What is not communicated is the fact that the business model works like this. GameStop, the company, will give you cash or credit for your used games, and then sell them for a higher amount. Saying that the clerks “get cash from the register and then purchase the items for a fraction of their retail value” is the media presenting the FACTS in a way that misrepresents the TRUTH (GameStop bought the game, not the clerk).

  4. Etoiles says:

    When I worked at GameStop in New York City, we were subject to pawn shop rules. We had to fill out a state form for every trade-in, we had to hold game consoles at least 7 days before resale, we had to track serial numbers, and we had to take ID (passport or driver’s license / state non-driver ID only). We also were instructed to refuse any item that came in “new” — if it had a price tag or shrink wrap. And we were told that we could refuse trades for any legitimate reason (i.e., if I had a sound reason to suspect the property was stolen, I could refuse the trade. If I just started refusing trades from, say, all non-white males, that would not be a legitimate reason).

    This is another one of those things that shows how inconsistent INTERNAL branding and inconsistent management training really brings down a chain. Employees at our store were educated and empowered; employees at the store nearest my apartment were high-school dropout potheads. (Literally; you could smell it on one guy’s clothes.) If the chain would grow a pair and have some STANDARDS maybe everyone wouldn’t hate it there.

    • seital says:

      @EtoilePB:

      I currently work at a Gamestop in Oregon, and in the store I work at, there is literally a ring of people stealing games and selling them for cash. When I asked my store manager what to do he said “Take them in anyway. It doesn’t matter that they’re stolen because it’ll make our store look better”. It’s absurd that he would perpetrate this, but we’ve finally consulted with the mall security and are trying to get the leader of this ring banned from the mall, as well as in trouble with the police if at all possible. What happened with this store was probably something similar, only the cops thought the employees were out for personal gain, instead of following company ‘policy’.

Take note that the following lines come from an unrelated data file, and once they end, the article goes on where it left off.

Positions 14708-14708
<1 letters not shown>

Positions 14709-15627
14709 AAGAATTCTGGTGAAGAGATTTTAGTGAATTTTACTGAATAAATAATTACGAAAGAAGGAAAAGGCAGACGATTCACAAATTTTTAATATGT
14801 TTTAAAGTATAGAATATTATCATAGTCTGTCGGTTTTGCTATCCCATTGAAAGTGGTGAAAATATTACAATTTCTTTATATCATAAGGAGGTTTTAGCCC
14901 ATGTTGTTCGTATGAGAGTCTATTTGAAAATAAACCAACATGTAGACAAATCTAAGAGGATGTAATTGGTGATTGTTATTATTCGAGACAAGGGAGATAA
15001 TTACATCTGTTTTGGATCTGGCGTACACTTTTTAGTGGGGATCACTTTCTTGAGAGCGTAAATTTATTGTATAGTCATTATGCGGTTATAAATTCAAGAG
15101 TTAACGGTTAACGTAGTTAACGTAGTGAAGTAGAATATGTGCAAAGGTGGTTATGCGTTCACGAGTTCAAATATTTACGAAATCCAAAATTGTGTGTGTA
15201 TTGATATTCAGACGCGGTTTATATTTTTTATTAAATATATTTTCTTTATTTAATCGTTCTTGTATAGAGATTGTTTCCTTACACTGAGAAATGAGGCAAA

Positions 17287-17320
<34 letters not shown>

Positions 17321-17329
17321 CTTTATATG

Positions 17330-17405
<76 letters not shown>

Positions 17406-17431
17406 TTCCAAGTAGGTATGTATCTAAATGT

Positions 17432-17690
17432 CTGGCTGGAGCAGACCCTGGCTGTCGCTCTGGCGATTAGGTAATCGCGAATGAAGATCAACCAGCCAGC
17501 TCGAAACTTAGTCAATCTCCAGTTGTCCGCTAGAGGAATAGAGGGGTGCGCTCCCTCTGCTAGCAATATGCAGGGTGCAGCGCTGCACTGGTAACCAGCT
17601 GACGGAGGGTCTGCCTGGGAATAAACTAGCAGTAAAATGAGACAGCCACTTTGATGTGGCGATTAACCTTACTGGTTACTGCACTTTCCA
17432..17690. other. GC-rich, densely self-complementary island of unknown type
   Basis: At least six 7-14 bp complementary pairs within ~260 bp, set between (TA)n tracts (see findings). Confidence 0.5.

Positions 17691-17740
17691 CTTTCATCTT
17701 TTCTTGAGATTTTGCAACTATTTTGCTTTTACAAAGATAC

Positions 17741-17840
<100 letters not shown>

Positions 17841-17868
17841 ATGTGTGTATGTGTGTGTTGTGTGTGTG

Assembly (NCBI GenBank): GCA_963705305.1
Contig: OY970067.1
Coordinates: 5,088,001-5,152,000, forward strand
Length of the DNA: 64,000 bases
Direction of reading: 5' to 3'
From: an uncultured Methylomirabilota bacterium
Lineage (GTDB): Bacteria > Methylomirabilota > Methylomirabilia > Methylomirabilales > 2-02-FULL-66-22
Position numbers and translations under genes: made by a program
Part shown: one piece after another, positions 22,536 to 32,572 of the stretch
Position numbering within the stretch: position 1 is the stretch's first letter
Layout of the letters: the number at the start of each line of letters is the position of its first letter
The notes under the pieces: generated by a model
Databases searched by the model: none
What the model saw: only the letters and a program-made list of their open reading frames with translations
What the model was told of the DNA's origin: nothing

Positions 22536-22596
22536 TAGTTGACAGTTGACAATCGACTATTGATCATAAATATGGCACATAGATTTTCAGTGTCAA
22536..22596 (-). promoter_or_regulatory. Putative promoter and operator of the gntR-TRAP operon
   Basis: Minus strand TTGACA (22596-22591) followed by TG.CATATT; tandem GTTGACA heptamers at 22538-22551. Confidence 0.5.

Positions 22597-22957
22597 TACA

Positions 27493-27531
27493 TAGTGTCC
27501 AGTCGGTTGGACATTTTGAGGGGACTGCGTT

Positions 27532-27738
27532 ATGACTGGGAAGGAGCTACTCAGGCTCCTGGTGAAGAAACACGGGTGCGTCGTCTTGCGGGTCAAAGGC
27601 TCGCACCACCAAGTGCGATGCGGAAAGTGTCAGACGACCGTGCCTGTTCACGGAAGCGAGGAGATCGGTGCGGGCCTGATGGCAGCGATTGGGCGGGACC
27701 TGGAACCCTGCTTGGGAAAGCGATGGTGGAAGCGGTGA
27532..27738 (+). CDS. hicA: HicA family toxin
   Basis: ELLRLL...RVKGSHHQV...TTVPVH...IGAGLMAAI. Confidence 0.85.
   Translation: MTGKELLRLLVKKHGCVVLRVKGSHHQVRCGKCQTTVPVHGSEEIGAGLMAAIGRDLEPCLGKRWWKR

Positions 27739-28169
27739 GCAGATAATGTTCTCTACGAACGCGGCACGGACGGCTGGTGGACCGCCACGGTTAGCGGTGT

• roguemarvel says:

      @EtoilePB: This is the how it was at the two stores I worked at in California. On occasion we would let things slide if we had suspicion, but were instructed to make note of there info so if they game in with more shrink wrapped games we could put them on a ban list. Our district also put out regular email alerts so other stores could be aware some someone trying to sell stolen goods or steal.

      I really wish the company could fix those problem stores because I actually like gamestop. A good store is a fantastic place to shop and hang up, but those bad apples screw it up for the rest of us. And it only takes one bad manager or DM to screw up

  5. MayorBee says:

    I was wondering how the clerks would know the games were stolen when they purchased them. Then I clicked through and read the article. The undercovers were telling the clerks “I have stolen games to sell”. How stupid were these clerks?

  6. techstar25 says:

    From the article:

    “The officers said the GameStop clerks would get cash from the register and then purchase the items for a fraction of their retail value. The items then were resold at a higher price, but officials said the clerks did not profit from the transactions.”

    It’s shady, dishonest, and probably illegal. It’s also GameStop’s primary business philosophy.

    • MayorBee says:

      @techstar25: I thought that’s how the trade-in program worked there, though. Whether the games are stolen or not, you get a little cash for the game, they sell it at a markup. That’s not shady, dishonest, or illegal. Well, the knowingly accepting goods that were claimed to be stolen is illegal, but for regular transactions, everyone knows that’s how it works.

    • jusooho says:

      @techstar25: Buying low and selling high is “shady, dishonest, and probably illegal.” As a salesman I better be careful in techstar25′s world…

  7. British Benzene says: